Republican presidential front-runner Donald Trump said that he would determine whether to provide humanitarian aid to a country based on how “friendly” it has been toward the U.S.
In interviews with The New York Times published Saturday, Trump said that he was generally in favor of humanitarian intervention depending on the country.
“I’d have to see what’s going on in the region and you just cannot have a blanket,” the business mogul said, according to a transcript of the interview.
“The one blanket you could say is, ‘protection of our country.’ That’s the one blanket. After that it depends on the country, the region, how friendly they’ve been toward us. You have countries that haven’t been friendly to us that we’re protecting. So it’s how good they’ve been toward us, et cetera, et cetera.”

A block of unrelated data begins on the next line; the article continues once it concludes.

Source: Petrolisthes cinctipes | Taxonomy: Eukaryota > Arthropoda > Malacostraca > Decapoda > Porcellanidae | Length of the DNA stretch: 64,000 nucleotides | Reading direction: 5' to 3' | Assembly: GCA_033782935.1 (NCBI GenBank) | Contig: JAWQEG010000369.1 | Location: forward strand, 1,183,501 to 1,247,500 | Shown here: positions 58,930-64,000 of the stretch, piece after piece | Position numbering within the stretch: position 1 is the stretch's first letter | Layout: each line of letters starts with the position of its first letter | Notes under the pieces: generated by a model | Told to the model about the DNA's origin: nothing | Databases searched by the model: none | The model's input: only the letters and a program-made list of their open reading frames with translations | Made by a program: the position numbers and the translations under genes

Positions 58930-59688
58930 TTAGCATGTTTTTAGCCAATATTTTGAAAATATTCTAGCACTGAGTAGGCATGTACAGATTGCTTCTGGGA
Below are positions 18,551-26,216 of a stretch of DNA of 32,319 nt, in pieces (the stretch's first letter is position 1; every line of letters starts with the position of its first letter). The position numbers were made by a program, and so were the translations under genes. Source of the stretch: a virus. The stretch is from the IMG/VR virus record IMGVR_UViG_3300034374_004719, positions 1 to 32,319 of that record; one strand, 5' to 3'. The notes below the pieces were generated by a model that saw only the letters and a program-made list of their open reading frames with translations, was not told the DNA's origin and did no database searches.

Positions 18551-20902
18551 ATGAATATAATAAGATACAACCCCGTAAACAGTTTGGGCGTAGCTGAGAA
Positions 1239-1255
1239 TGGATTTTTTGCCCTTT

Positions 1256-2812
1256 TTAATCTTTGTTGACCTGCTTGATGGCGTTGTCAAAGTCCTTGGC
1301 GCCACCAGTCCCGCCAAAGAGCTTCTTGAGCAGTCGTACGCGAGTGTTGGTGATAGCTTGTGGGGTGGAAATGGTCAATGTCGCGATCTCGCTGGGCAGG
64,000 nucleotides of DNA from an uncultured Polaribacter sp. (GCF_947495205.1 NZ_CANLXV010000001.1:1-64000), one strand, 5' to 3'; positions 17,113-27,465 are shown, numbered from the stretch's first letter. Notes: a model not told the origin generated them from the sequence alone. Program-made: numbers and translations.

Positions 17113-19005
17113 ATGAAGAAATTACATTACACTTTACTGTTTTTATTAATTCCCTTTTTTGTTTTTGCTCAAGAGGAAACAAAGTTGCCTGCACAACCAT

In the lengthy interviews with the Times, Trump suggested he would reevaluate long-standing U.S. alliances and called for more reimbursement for U.S. efforts to protect its allies, including Japan and Saudi Arabia.
Trump has been heavily criticized on both sides of the aisle for his foreign policy views, which include temporarily banning Muslim immigrants and targeting the families of terrorists.